Treasury Predicts Huge Government Borrowing Needs

The financial rescue operation will force the federal government to borrow an unprecedented amount of money as the budget deficit climbs to record heights, a top Treasury Department official said Tuesday.

Protesters march outside of the U.S Treasury building in protest of the proposed Wall Street bailouts, Friday Sept. 26, 2008, in Washington. (AP Photo/Jacquelyn Martin)

WASHINGTON – The financial rescue operation will force the federal government to borrow an unprecedented amount of money as the budget deficit climbs to record heights, a top Treasury Department official said Tuesday.

Anthony Ryan, Treasury's acting undersecretary for domestic finance, said the administration back in July was forecasting that the deficit for the current budget year, which began on Oct. 1, would hit a record $482 billion. He said that forecast did not include all the government's efforts since then to deal with the worst financial crisis since the 1930s.

"This year's financing needs will be unprecedented," with all the rescue programs now in place, Ryan said.

Ryan said those borrowing efforts will need the address numerous government initiatives: The $700 billion rescue program passed by Congress on Oct. 3; efforts by the Federal Reserve to bolster banks' balance sheets which have required it to utilize Treasury's borrowing resources; and the need of the Federal Deposit Insurance Corp. for resources deal with a rising number of bank failures.

Speaking to the annual meeting of the Securities Industry and Financial Markets Association in New York, Ryan said the rising borrowing was occurring against the backdrop of a slowing economy. Many private economists believe the economy has already slipped into a recession because of the huge upheavals on Wall Street which have shaken consumer and business confidence.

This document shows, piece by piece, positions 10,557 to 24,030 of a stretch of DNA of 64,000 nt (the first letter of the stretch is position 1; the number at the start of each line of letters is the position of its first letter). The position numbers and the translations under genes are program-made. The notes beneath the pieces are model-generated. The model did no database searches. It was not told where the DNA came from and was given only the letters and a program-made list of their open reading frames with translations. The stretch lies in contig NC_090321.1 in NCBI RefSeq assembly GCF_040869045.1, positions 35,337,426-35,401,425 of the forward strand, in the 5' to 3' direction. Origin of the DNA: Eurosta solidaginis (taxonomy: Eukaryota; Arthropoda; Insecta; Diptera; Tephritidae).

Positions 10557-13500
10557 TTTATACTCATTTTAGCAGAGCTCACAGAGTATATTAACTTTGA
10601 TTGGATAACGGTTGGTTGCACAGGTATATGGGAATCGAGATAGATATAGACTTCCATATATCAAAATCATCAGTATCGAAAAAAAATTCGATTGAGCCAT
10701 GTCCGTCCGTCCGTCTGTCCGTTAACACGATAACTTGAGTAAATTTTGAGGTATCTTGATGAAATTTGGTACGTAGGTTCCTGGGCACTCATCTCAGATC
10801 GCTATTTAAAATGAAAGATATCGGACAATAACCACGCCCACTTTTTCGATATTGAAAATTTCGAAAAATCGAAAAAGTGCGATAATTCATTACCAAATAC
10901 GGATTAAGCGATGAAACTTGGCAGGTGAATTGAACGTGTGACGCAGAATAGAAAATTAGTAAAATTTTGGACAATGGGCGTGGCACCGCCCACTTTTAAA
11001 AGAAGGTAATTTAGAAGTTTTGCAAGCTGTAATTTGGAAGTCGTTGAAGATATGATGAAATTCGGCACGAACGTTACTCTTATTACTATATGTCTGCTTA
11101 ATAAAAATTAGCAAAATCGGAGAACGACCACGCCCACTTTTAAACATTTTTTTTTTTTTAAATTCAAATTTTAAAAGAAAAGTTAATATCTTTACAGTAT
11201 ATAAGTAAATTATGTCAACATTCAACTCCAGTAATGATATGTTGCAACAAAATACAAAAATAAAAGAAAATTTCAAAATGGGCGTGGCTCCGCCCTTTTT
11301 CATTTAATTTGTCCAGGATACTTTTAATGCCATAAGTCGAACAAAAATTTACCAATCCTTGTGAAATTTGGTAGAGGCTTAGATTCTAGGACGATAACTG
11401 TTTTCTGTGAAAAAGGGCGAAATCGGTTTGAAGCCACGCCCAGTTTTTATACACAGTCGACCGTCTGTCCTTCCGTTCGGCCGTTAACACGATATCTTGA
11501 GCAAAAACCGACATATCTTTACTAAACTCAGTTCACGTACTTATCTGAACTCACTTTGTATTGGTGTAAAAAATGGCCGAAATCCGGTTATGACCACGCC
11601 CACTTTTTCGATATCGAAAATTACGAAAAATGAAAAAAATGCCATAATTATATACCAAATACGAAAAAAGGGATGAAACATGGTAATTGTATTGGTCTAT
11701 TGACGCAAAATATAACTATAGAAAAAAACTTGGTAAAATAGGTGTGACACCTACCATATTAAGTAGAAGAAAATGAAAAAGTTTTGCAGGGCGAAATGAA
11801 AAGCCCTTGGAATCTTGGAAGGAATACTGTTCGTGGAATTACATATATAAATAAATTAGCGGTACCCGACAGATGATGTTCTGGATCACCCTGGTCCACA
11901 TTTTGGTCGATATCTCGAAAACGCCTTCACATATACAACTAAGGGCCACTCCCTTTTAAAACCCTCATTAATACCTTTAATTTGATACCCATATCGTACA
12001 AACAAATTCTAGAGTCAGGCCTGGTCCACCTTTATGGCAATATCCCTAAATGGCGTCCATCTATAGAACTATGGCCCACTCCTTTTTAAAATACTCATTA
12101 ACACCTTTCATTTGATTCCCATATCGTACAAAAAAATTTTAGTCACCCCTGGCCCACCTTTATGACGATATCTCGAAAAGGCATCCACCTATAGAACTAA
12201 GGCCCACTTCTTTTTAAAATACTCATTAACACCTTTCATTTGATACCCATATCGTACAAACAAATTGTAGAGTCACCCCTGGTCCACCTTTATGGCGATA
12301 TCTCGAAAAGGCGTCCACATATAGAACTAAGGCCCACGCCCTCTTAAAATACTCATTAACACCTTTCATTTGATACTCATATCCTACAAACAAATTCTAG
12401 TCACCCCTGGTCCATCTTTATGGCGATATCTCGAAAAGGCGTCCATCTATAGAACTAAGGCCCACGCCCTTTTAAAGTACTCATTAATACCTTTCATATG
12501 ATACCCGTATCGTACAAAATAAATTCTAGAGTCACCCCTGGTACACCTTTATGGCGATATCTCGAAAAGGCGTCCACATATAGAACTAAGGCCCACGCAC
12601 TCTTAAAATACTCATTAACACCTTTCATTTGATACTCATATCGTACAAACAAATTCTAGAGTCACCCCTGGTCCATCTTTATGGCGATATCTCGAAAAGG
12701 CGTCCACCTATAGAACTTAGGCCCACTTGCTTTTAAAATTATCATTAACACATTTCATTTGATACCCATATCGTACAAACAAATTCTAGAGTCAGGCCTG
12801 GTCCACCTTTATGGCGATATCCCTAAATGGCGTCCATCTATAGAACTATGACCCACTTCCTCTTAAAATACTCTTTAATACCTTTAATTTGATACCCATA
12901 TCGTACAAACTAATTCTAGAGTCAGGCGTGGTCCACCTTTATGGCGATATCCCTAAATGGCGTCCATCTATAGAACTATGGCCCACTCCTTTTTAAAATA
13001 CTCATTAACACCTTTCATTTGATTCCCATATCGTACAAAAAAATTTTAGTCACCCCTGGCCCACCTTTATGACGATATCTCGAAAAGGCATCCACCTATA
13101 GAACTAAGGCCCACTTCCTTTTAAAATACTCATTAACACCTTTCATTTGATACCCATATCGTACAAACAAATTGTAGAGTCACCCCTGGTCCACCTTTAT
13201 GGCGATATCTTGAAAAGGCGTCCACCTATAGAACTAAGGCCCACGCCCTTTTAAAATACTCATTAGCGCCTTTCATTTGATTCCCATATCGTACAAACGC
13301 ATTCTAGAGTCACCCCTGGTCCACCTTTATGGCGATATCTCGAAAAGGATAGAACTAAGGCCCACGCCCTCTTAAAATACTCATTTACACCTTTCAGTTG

"The potential for deterioration in economic conditions given the contraction in credit may also affect budget conditions this year," Ryan said in his remarks.

The federal deficit for the just completed 2008 budget year hit an all-time high of $454.8 billion, reflecting in part the $168 billion economic stimulus bill that Congress passed at the beginning of the year to jump-start the economy.

The administration in July projected a deficit of $482 billion for the current budget year. Private forecasters believe the red ink could rise to $700 billion or more given a looming recession and all the government programs being used to battle the financial crisis.

In his speech, Ryan told the Wall Street executives that Treasury was considering reviving the three-year note starting in November to help raise the money that will be needed to fund the rising deficits. He pledged Treasury would keep the markets informed of other financing changes that will be undertaken.

Treasury announced on Monday that agreements had been reached with the largest banks in the country, who will be receiving $125 billion in government assistance to bolster their balance sheets. In return, the government is getting ownership stakes in the banks through the purchase of preferred shares and warrants to buy common stock.

Ryan said the first payments to the nine major banks would be made today and that Treasury would soon be announcing stock purchases made to other banks.


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